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In an ever changing, fast-paced world, success is determined by good choices for lasting effects. So we have decided to extend our services to the students in acquiring a valid student visa

Education in Australia..

Australia education is one of the best in the world and it is in the top 5 favorite study destinations for overseas students. Education in each state is administered by their state government. The various states education system is basically the same, except for a few minor differences in their education system. Every year, thousands of overseas students come to Australia further their studies. And upon completing their course of study, many students went on to apply for their Australia PR ( permanent residency ) . Learning and studying in Australia is the perfect way to launch your career. Employment opportunities open up to those who have degrees from any one of the universities, whether they study in Sydney, Melbourne, Brisbane, Perth, Adelaide, or at any of the other higher-education institutions located around Australia.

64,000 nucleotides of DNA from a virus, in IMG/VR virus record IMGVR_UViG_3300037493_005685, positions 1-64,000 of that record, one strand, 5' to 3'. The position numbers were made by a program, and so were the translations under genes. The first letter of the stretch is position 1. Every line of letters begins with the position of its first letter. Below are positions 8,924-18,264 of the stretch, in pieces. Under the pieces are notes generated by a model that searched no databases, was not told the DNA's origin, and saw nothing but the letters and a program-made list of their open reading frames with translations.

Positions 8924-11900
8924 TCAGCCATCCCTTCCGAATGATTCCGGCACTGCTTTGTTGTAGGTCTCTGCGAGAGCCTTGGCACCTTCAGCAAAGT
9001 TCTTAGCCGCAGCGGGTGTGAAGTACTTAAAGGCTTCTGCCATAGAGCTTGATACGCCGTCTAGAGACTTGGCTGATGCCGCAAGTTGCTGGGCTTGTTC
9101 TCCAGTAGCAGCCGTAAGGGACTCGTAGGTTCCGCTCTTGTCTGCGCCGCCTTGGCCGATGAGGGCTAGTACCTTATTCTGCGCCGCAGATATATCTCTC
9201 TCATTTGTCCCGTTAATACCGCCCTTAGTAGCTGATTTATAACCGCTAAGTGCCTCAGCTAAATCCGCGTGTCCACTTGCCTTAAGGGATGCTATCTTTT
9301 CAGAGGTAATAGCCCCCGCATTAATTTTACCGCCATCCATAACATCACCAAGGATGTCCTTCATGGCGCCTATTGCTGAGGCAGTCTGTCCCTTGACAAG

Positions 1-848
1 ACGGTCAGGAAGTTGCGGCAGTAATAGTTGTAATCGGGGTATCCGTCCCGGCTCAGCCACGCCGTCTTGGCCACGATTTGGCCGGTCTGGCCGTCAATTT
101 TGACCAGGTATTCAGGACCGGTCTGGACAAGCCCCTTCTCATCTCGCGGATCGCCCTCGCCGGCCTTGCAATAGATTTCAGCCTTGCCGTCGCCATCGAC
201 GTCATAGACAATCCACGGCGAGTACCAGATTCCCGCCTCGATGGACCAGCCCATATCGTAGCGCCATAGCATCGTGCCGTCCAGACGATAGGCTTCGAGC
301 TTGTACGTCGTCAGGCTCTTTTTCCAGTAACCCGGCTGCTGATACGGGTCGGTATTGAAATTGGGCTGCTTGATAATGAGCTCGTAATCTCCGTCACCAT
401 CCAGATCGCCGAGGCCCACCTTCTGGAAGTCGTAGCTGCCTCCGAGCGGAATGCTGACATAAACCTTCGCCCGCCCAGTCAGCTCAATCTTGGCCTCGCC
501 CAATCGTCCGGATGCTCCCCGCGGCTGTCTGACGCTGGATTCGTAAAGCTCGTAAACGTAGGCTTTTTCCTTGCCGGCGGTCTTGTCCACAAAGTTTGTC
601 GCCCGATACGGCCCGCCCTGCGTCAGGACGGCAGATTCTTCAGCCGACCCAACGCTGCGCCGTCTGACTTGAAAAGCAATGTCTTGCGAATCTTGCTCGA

As you may already know, the Australian Government implemented the new Simplified Student Visa Framework (SSVF) on 1 July 2016 to support Australia’s education services sector. Although this is great news for overseas students wanting to apply for student visas in Australia, many people have been asking a number of different questions, the most common of all being…”what does this mean for me?”

In a nutshell, these changes mean that the process of applying for a student visa is now simpler and more effective than ever before. How? Well, luckily, we’ve summarised all your most frequently asked questions with answers to match in the hope that all your SSVF queries will be answered!

Why has the the Streamline Visa Processing (SVP) changed to the Simplified Student Visa Framework (SSVF)?

The SVP is quite complex with all its subclasses, assessment level frameworks and visa processing arrangements.  More often than not, the processing alone becomes tedious and stressful, not only for overseas students and agents, but to the Immigration Department and education sectors as well.